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Explore Some of America’s Greatest National Parks in Virtual Reality

The next best thing to celebrating the Centennial in person

Utah's Bryce Canyon National Park is one of the parks featured in the virtual reality tours. (National Park Service)
smithsonian.com

The national parks have often been called “America’s Best Idea” and for good reason. All across the country, everything from mountains to monuments are being preserved and cared for in the public trust. But even though thousands of people from all over the world visit these parks every year, not everyone is lucky enough to be able to experience their beauty in person. So, to celebrate its Centennial today, the National Park Service has teamed up with Google to create a unique virtual reality experience that opens up some of the country’s most spectacular wonders to everyone.

“Growing up in Detroit, I thought great adventures happened to other people, in other places,” Shelton Johnson, a ranger at Yosemite National Park, writes in a statement. “It wasn’t until I got older that I realized I didn’t need to escape into fiction to find that sense of wonder. Rather, what I was seeking could be found in nature.”

In an effort to give anyone with internet access the opportunity to see sights like Alaska’s Kenai Fjords, New Mexico’s Carlsbad Cavern, and Florida’s Dry Tortugas, NPS worked with Google to create "The Hidden Worlds of the National Parks," a series of immersive 360-degree videos that place viewers directly inside the parks. Hosted by park rangers, the detailed videos traverse sites one might not otherwise get a chance to see, like getting a bird’s-eye-view of an active volcano or diving through a vibrant coral reef.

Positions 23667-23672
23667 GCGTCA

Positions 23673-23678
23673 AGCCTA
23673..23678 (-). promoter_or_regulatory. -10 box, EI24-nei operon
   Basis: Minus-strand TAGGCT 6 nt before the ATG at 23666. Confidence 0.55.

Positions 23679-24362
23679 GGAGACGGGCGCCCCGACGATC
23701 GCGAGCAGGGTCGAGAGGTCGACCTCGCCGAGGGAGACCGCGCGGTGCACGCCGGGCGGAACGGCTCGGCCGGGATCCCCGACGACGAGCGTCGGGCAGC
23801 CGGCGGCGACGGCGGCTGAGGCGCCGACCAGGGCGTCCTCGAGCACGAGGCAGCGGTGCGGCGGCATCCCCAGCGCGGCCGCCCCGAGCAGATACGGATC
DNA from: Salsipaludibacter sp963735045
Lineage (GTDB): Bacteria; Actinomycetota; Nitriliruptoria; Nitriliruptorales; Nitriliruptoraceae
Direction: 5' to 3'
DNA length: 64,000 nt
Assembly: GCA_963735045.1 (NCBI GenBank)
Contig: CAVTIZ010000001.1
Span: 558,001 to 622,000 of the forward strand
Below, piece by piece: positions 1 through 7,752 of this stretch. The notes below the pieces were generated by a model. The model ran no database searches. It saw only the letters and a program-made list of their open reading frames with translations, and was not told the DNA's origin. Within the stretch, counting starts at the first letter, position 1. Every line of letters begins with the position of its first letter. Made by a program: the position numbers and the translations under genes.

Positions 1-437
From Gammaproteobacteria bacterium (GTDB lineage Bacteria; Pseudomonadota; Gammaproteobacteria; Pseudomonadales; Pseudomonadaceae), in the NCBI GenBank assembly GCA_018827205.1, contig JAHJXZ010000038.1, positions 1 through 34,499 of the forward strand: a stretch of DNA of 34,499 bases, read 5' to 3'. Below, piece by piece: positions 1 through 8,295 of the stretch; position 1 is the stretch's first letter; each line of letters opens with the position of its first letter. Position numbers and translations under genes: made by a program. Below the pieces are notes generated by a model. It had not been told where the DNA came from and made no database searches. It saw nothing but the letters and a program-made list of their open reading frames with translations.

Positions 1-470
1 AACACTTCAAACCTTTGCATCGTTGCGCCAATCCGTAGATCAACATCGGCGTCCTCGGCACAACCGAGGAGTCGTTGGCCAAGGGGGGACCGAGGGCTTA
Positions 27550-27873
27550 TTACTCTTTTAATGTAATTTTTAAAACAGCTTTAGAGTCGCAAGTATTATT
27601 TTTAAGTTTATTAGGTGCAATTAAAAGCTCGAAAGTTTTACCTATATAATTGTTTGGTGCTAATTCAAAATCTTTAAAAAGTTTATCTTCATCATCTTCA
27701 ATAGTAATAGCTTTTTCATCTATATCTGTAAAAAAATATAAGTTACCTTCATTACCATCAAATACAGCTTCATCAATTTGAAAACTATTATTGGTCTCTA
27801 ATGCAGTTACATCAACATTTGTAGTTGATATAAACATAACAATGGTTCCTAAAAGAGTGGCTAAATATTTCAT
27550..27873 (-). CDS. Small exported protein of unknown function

“We need bread and water to live, but it’s beauty that makes us truly alive,” Shelton writes. “We hunger for it. And our national parks are the banquet that feeds us.”

The 360-degree videos are hosted on YouTube and through Google’s Arts & Culture website, but smartphone users with a Google Cardboard headset can access the tours as a virtual reality experience to get an even more immersive national parks experience, whether it's virtually standing on a snowy mountaintop or taking a horseback ride through a rusty-red canyon.

Of course, the internet isn’t the only way to experience America’s national parks, monuments and memorials—NPS maintains and manages sites of all kinds around the country. Icons like Yellowstone and Olympic National Park may be spectacular, but chances are, there’s likely a wonderful sight right in your backyard. Luckily, NPS makes it easy to look up a list of the parks in each state. So, if these tours give you the nature bug, go find your own National or State Park, which might just be a few feet or hours away.

About Danny Lewis

Danny Lewis is a multimedia journalist working in print, radio, and illustration. He focuses on stories with a health/science bent and has reported some of his favorite pieces from the prow of a canoe. Danny is based in Brooklyn, NY.

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